An Arresting Metaphor

J. Gresham Machen, in “Christianity and Culture,” Princeton Theological Review, Vol. 11, 1913.

The elimination of the supernatural in Christianity—so tremendously common today—really makes Christianity merely natural. Christianity becomes a human product, a mere part of human culture. But as such it is something entirely different from the old Christianity that was based upon a direct revelation from God. Deprived thus of its note of authority, the gospel is no gospel any longer; it is a cheque for untold millions—but without the signature at the bottom.

The other day I heard again—this time from evangelical Greek scholar Dan Wallace—the only explanation I’ve ever heard for why so many liberal theologians would bother to study and write about Scripture when they have already eliminated the supernatural: they’re practically all former evangelicals who want to liberate others from the deceit they feel they grew up under. That’s sadly the case with Bart Ehrman, for example.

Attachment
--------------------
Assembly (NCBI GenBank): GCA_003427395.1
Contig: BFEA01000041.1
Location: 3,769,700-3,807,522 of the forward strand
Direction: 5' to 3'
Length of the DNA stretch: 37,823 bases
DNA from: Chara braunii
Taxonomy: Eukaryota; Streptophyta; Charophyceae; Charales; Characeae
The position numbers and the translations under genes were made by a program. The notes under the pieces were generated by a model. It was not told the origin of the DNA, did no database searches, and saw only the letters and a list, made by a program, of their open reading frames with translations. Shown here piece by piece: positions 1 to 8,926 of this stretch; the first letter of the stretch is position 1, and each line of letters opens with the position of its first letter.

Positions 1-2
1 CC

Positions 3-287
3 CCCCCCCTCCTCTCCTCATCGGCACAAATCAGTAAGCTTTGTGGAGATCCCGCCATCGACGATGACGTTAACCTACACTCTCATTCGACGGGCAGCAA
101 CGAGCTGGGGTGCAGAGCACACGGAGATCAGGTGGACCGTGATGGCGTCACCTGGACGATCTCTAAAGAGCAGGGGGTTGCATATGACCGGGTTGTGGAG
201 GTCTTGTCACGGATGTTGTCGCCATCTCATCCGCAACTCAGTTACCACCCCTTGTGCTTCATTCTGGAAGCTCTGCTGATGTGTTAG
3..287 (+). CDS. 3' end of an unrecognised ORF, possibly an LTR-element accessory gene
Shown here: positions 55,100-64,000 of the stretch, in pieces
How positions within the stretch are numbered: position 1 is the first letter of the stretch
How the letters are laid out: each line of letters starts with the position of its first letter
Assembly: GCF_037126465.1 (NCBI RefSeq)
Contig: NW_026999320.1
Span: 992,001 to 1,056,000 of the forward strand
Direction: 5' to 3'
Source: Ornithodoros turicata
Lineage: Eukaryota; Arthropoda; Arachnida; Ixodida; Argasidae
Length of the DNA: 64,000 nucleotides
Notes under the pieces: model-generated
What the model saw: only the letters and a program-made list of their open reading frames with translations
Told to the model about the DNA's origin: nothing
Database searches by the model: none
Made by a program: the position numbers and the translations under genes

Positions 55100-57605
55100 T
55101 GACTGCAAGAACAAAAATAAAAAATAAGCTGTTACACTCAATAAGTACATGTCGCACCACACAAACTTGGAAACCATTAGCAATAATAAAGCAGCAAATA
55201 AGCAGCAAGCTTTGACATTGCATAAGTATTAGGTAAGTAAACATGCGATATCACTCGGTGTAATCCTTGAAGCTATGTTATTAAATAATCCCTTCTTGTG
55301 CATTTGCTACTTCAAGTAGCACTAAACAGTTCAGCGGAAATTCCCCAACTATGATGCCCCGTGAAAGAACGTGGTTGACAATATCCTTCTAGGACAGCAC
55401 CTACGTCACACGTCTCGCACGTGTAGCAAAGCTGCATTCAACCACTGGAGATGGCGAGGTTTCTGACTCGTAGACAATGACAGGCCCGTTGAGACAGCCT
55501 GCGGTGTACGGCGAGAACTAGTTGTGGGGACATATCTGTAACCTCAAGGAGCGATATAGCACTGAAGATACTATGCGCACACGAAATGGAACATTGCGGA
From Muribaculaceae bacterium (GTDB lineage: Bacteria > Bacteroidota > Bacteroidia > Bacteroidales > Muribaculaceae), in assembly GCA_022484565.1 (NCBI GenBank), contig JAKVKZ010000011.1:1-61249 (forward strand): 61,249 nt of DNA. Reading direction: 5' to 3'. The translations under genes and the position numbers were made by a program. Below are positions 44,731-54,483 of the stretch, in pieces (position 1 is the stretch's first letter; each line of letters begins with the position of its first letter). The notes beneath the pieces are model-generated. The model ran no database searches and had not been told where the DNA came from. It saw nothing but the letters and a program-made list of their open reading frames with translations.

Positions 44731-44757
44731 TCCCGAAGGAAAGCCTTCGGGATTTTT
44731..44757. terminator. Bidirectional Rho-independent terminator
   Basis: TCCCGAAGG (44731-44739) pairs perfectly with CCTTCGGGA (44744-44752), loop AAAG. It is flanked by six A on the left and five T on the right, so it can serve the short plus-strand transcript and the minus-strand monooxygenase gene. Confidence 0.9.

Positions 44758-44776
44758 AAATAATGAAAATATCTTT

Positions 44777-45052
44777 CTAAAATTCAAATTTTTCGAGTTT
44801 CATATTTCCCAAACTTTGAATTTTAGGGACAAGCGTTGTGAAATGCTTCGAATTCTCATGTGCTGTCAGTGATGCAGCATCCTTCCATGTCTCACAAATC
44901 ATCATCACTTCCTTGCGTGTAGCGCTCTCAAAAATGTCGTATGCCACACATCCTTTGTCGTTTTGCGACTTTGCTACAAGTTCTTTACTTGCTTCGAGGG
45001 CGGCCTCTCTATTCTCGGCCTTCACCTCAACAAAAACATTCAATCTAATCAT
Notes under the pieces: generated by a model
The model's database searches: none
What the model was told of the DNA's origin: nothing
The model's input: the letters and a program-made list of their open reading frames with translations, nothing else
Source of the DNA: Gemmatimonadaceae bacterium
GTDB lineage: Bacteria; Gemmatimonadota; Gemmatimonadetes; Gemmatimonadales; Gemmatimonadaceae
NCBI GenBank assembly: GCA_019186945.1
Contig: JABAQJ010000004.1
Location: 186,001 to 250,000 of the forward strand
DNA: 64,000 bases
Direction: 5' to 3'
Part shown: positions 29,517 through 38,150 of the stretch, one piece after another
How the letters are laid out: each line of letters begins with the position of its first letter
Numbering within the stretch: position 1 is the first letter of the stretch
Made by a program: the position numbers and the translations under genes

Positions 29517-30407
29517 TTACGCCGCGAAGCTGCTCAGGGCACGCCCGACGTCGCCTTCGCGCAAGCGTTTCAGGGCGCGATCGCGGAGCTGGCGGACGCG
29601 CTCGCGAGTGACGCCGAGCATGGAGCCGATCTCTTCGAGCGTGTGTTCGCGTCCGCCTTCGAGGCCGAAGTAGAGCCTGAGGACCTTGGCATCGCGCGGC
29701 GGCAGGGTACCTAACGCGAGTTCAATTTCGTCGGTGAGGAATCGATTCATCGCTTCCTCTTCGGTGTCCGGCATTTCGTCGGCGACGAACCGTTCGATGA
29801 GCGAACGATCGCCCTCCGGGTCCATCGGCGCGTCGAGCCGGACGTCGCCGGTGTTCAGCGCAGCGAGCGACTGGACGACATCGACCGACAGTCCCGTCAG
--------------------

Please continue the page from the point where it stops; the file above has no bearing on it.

Machen, thankfully, didn’t give in when he was attracted to liberalism. A divine signature was at the bottom of every page in his Bible.

Author: Mark Ward

PhD in NT; theological writer for Faithlife; former high school Bible textbook author for BJU Press; husband; father; ultimate frisbee player; member of the body of Christ.

1 thought on “An Arresting Metaphor”

  1. Many fear receiving the labels of “pentecostal” and “charismatic” for attempting to speak of the supernatural in our lives though we all know of our hopelessness without divine intervention and sanctification.

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